Abstract

The design of a diode-laser sensor to monitor water vapor in high-pressure combustion gases is described. The sensor, which employs a multiple-fixed-wavelength absorption strategy, has the potential to simultaneously monitor the water mole fraction and the temperature and pressure in high-pressure and high-temperature environments. The conventional scanned-wavelength strategy, employed in previous diode-laser sensors, is shown to be ill-suited for high-pressure applications. The application of impact and additive approximations in the modeling of H2O absorption features at high pressures is validated experimentally for number densities as high as 18 amagats. Criteria to select optimum wavelength combinations for the fixed-wavelengths strategy are discussed. Optimum wavelength combinations that meet these criteria are identified for different temperature and pressure ranges of interest to combustion applications. The proposed sensor configuration and a strategy to obtain the baseline (zero absorption intensity) in high-pressure environments are also described. Line-shape models that are appropriate for different temperature and pressure regimes are identified.

© 1997 Optical Society of America

Full Article  |  PDF Article

References

You do not have subscription access to this journal. Citation lists with outbound citation links are available to subscribers only. You may subscribe either as an OSA member, or as an authorized user of your institution.

Contact your librarian or system administrator
or
Login to access OSA Member Subscription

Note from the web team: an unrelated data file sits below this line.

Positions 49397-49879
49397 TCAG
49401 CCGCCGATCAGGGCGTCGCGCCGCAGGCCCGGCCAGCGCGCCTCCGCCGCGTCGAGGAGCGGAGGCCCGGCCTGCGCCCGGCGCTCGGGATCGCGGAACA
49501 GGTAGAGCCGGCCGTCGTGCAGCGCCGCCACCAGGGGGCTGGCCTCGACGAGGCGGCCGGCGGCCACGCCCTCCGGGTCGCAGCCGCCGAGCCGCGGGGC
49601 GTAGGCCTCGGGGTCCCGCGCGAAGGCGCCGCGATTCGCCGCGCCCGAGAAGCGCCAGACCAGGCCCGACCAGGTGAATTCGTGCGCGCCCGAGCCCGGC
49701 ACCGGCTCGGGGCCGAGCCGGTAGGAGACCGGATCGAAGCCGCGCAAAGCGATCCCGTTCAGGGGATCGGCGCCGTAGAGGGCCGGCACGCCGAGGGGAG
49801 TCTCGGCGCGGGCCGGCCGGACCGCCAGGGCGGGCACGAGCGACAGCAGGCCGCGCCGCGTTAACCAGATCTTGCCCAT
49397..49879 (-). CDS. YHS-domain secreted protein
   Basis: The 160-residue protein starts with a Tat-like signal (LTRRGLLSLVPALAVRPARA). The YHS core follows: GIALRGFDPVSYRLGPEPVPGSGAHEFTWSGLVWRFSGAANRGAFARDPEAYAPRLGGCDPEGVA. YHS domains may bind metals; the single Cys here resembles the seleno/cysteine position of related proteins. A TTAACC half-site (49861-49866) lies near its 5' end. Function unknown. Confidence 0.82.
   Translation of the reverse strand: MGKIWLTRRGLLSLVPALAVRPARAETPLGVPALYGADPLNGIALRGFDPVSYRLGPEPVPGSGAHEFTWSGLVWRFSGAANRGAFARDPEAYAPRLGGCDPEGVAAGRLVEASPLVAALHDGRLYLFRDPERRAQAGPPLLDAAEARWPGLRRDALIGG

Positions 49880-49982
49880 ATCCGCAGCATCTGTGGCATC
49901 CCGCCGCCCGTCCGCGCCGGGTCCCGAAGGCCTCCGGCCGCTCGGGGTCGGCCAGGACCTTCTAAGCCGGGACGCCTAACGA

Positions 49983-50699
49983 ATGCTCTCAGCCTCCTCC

Cited By

You do not have subscription access to this journal. Cited by links are available to subscribers only. You may subscribe either as an OSA member, or as an authorized user of your institution.

Contact your librarian or system administrator
or
Login to access OSA Member Subscription

Figures (13)

You do not have subscription access to this journal. Figure files are available to subscribers only. You may subscribe either as an OSA member, or as an authorized user of your institution.

Contact your librarian or system administrator
or
Login to access OSA Member Subscription

Tables (3)

You do not have subscription access to this journal. Article tables are available to subscribers only. You may subscribe either as an OSA member, or as an authorized user of your institution.

Contact your librarian or system administrator
or
Login to access OSA Member Subscription

Equations (15)

You do not have subscription access to this journal. Equations are available to subscribers only. You may subscribe either as an OSA member, or as an authorized user of your institution.

Contact your librarian or system administrator
or
Login to access OSA Member Subscription

Metrics

You do not have subscription access to this journal. Article level metrics are available to subscribers only. You may subscribe either as an OSA member, or as an authorized user of your institution.

Contact your librarian or system administrator
or
Login to access OSA Member Subscription